Christmas Card Keepsake

A few years ago when we began our family, I wondered what to do with the wonderful Christmas cards, photos, and newsletters we received each holiday season. I mentioned my dilemma to a friend who suggested that I put them in an album. Now, each year after the holidays, I sort through the cards and letters we received. Anything that is handmade, has a photo, or contains information about a particular family’s experiences that year, I save. Then, when I have a spare hour, I simply slide them into archival sheet protectors. Occasionally, I’ll write a brief note explaining our family’s connection to a particular person. But I don’t worry about decorating anything or making it a complex project. I let the beautiful cards and newsletters show themselves. Our Christmas album is a festive green, so it’s easy to spot and pull out each December. We leave it out to enjoy throughout the season.

Kerry Griffin Smith, Idaho

[illustration] Illustration by Joe Flores

A Job Well Done

Vacuum upstairs: $1. Take out the garbage: 25¢. Whenever our children wanted to earn money, they consulted our family “job board.” A wooden cutout of a house, our board had a cup hook at the top for each child. Along the bottom, hooks containing key tags indicated various jobs and payment for each. When our children completed a job, they hung the respective tag on their hook.

“Payday” was usually every Saturday, but sometimes we allowed emergency funds. Or if we noticed that a job hadn’t been done well, we decreased the “wage.” When paying our children, we always gave them enough change so that they could put 10 percent in their tithing box and 10 percent in our family’s missionary fund. As parents, we matched any contributions to the latter fund, enabling our family to eventually pay for one full mission.

If you’re not comfortable paying your children an allowance, you could easily establish other rewards for a job well done, such as family outings or special dinners or privileges.

This earning system helped our children learn the value of earning money and doing a job well, a lesson they are passing on to their children.

Douglas B. Pulley, California

Purifying Water

If you have used all your potable water in an emergency, what can you do? Following are simple water purification methods recommended at To help you better remember the information should the need arise, cut out this article and laminate or seal it in a plastic bag, to be stored in your emergency kit.

  • Filtration. Find the cleanest water available. Let any particles in the water settle first, or strain them through layers of clean cloth or paper towel. There are many good water filters available. The activated charcoal type can also remove bad tastes. Some models add chemicals to kill bacteria.

  • Boiling. Bring water to a rolling boil for three to five minutes. The higher the elevation, the longer the water should be boiled. To improve the flavor once it’s cooled, put oxygen back into the water by pouring it back and forth between containers.

  • Chemical. Use 8 drops (1/2 teaspoon) of household liquid bleach (5 percent sodium hypochlorite) per gallon of water if the water is clear and not already chlorinated. Add 16 drops (1 teaspoon) of household bleach per gallon if water is cloudy. Before using, let water stand for 30 minutes. If you prefer, you can also purchase effective treatment chemicals from most outdoor supply stores.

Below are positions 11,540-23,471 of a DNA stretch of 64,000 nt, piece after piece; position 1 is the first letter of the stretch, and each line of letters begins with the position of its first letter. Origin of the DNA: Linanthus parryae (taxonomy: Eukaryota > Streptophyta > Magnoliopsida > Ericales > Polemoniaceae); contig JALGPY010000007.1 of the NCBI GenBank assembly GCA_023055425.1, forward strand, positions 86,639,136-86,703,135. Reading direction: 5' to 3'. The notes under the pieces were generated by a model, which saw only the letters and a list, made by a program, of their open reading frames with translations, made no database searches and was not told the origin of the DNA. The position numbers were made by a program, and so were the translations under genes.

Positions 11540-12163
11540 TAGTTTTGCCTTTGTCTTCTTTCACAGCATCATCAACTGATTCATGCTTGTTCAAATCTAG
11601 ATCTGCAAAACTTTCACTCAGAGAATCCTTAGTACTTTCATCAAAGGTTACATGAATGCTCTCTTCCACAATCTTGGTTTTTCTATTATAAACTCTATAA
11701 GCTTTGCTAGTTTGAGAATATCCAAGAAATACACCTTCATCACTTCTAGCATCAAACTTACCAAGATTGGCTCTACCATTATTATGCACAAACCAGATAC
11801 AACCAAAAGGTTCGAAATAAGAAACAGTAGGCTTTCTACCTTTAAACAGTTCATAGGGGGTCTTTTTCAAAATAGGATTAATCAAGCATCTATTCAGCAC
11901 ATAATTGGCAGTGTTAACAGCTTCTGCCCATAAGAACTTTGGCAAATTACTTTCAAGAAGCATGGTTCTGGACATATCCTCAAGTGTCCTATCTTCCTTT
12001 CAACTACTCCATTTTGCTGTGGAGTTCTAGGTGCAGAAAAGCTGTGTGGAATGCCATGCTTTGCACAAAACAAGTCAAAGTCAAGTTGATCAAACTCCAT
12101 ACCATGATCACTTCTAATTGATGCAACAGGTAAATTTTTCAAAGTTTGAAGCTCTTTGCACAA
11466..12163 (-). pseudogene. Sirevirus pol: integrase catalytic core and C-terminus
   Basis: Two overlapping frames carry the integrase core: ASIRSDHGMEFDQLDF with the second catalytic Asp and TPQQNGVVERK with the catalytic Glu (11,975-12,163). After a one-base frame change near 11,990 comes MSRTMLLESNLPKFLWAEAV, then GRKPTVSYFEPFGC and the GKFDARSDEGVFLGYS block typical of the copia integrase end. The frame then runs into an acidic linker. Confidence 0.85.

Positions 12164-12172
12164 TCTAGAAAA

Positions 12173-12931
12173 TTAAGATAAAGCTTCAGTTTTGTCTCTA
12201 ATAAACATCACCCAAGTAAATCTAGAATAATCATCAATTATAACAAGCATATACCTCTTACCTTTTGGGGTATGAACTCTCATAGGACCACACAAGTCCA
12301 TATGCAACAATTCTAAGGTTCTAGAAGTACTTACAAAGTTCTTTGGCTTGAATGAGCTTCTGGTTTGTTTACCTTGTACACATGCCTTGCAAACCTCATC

• Distillation. Unlike the other water purification methods above that remove only microbes, this technique will also remove other contaminants. According to the Federal Emergency Management Agency (FEMA), you begin by filling a pot halfway with water. Tie a cup to the pot lid’s handle so that the cup will hang right-side-up over the water when the lid is placed upside down on the pot. Check that the cup is not touching the water. Boil the water for 20 minutes. The water that drips into the cup is distilled. You can also purchase distillation equipment, but it can be expensive.

Family Home Evening Helps: Homemade Games

My family has found that personalized, homemade games can be a fun way to teach the gospel, focus on family heritage, and strengthen family bonds.

With a little preparation, your family can enjoy several word and name games. You can use words from gospel vocabulary and titles of hymns and Primary songs. You can also write down words, names, or short references to stories from the standard works. Another idea is to use the names of heroes from world and Church history, as well as names of your extended family and ancestors. With this last game, try to go back several generations, and have fun looking up any ancestors you aren’t familiar with.

For each of these games, write the applicable words or names individually on craft sticks or small pieces of paper and have a timer on hand. Each round is played for a minute or two, and most of these games can be played four different ways:

  • Divide into teams and describe as many words as you can in the time allowed as your teammates try to guess the words.

  • Use charades to act out the gospel words or the people in your family.

  • Mold in clay an item for others to guess.

  • Divide into two teams, and have a player from each team draw the concepts while team members guess for points.

For all of these games, the team with the most correctly guessed words after a few rounds of play wins. Your family can determine any special rules and the reward for winning. But everyone wins when family time is strengthened with simple activities like these that make gospel learning fun.

Melodie M. Webb, Utah

[illustration] Illustration by Beth Whittaker